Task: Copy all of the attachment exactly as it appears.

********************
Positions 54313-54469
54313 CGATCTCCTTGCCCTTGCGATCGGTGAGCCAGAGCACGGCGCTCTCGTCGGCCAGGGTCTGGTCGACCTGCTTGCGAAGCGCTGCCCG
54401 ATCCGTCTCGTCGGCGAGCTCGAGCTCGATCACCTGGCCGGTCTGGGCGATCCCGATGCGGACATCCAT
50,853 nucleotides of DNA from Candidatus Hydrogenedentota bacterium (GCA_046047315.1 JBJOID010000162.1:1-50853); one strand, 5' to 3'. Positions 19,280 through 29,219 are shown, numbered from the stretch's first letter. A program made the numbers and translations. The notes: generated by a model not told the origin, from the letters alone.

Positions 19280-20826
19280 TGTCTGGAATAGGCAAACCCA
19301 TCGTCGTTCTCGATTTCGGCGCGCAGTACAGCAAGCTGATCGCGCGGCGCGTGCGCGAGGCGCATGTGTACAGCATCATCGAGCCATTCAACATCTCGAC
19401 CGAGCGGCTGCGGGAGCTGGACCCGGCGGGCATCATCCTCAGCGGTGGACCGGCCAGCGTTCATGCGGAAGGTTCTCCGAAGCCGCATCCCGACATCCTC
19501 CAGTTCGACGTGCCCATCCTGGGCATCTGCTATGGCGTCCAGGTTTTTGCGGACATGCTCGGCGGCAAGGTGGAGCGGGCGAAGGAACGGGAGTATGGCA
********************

Positions 54313-54469
54313 CGATCTCCTTGCCCTTGCGATCGGTGAGCCAGAGCACGGCGCTCTCGTCGGCCAGGGTCTGGTCGACCTGCTTGCGAAGCGCTGCCCG
54401 ATCCGTCTCGTCGGCGAGCTCGAGCTCGATCACCTGGCCGGTCTGGGCGATCCCGATGCGGACATCCAT
50,853 nucleotides of DNA from Candidatus Hydrogenedentota bacterium (GCA_046047315.1 JBJOID010000162.1:1-50853); one strand, 5' to 3'. Positions 19,280 through 29,219 are shown, numbered from the stretch's first letter. A program made the numbers and translations. The notes: generated by a model not told the origin, from the letters alone.

Positions 19280-20826
19280 TGTCTGGAATAGGCAAACCCA
19301 TCGTCGTTCTCGATTTCGGCGCGCAGTACAGCAAGCTGATCGCGCGGCGCGTGCGCGAGGCGCATGTGTACAGCATCATCGAGCCATTCAACATCTCGAC
19401 CGAGCGGCTGCGGGAGCTGGACCCGGCGGGCATCATCCTCAGCGGTGGACCGGCCAGCGTTCATGCGGAAGGTTCTCCGAAGCCGCATCCCGACATCCTC
19501 CAGTTCGACGTGCCCATCCTGGGCATCTGCTATGGCGTCCAGGTTTTTGCGGACATGCTCGGCGGCAAGGTGGAGCGGGCGAAGGAACGGGAGTATGGCA